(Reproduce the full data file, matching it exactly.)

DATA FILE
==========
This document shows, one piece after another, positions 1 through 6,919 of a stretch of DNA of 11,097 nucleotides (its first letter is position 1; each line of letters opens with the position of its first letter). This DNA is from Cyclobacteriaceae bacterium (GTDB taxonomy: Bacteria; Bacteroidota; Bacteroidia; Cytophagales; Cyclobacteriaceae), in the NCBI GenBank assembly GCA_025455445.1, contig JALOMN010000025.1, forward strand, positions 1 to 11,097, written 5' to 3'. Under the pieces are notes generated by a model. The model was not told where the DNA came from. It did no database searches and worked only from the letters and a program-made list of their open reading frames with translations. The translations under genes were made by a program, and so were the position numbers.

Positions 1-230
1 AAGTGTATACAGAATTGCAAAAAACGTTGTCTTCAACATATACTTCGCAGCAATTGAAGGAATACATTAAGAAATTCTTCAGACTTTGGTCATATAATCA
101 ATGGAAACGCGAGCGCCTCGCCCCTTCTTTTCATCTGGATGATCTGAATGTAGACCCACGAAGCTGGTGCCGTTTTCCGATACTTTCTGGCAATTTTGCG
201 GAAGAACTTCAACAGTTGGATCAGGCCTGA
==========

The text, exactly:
This document shows, one piece after another, positions 1 through 6,919 of a stretch of DNA of 11,097 nucleotides (its first letter is position 1; each line of letters opens with the position of its first letter). This DNA is from Cyclobacteriaceae bacterium (GTDB taxonomy: Bacteria; Bacteroidota; Bacteroidia; Cytophagales; Cyclobacteriaceae), in the NCBI GenBank assembly GCA_025455445.1, contig JALOMN010000025.1, forward strand, positions 1 to 11,097, written 5' to 3'. Under the pieces are notes generated by a model. The model was not told where the DNA came from. It did no database searches and worked only from the letters and a program-made list of their open reading frames with translations. The translations under genes were made by a program, and so were the position numbers.

Positions 1-230
1 AAGTGTATACAGAATTGCAAAAAACGTTGTCTTCAACATATACTTCGCAGCAATTGAAGGAATACATTAAGAAATTCTTCAGACTTTGGTCATATAATCA
101 ATGGAAACGCGAGCGCCTCGCCCCTTCTTTTCATCTGGATGATCTGAATGTAGACCCACGAAGCTGGTGCCGTTTTCCGATACTTTCTGGCAATTTTGCG
201 GAAGAACTTCAACAGTTGGATCAGGCCTGA